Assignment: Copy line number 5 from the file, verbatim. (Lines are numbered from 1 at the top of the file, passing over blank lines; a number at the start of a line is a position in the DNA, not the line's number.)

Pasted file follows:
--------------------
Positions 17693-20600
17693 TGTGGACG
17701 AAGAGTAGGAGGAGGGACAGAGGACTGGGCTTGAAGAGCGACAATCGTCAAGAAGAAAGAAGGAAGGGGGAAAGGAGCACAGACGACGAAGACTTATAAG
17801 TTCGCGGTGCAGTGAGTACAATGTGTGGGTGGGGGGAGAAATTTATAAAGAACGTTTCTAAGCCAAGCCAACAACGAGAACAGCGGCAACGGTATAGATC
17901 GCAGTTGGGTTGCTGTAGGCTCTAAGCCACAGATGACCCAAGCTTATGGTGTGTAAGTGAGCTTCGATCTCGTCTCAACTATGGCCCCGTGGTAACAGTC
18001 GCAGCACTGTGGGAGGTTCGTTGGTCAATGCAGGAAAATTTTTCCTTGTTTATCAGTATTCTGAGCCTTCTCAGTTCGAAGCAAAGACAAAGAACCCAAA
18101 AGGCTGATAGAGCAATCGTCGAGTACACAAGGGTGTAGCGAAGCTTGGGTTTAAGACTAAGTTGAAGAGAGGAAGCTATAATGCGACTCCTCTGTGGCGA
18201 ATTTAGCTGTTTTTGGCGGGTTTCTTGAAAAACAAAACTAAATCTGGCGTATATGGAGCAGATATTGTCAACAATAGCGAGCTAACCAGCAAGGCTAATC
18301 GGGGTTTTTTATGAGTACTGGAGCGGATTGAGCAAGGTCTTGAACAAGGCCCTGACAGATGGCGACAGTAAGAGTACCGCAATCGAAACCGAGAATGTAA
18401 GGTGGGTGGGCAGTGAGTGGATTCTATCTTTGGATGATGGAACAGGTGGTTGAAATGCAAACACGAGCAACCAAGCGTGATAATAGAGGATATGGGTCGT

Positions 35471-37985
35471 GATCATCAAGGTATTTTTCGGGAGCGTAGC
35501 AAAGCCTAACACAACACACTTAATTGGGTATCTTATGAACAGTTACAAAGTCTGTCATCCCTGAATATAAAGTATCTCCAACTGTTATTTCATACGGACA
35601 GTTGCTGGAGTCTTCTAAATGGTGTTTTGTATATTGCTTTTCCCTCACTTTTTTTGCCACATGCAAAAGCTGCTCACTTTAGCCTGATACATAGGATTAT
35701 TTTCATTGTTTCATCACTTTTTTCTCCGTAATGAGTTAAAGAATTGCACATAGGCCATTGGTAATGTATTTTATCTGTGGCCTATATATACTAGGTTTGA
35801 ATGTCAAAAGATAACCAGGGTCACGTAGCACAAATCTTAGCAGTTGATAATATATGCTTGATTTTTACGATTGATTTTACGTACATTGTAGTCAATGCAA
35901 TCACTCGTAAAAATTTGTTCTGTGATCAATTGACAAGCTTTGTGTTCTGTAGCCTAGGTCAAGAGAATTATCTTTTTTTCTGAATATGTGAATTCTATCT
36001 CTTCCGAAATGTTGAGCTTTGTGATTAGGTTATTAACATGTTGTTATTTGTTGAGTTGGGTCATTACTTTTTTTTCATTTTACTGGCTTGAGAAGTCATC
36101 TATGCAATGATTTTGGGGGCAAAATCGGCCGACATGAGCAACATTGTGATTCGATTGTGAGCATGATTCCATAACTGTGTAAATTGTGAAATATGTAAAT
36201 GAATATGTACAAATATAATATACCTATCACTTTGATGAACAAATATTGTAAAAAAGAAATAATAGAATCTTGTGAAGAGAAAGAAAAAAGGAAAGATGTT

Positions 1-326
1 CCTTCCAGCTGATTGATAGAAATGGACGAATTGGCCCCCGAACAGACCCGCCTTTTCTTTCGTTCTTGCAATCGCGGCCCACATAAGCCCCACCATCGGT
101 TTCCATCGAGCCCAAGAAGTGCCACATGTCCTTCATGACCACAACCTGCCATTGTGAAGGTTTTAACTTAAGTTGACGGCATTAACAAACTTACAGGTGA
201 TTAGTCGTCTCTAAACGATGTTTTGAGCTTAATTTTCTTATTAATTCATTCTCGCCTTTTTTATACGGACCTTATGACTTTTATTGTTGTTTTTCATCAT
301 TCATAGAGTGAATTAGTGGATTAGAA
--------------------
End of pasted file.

17901 GCAGTTGGGTTGCTGTAGGCTCTAAGCCACAGATGACCCAAGCTTATGGTGTGTAAGTGAGCTTCGATCTCGTCTCAACTATGGCCCCGTGGTAACAGTC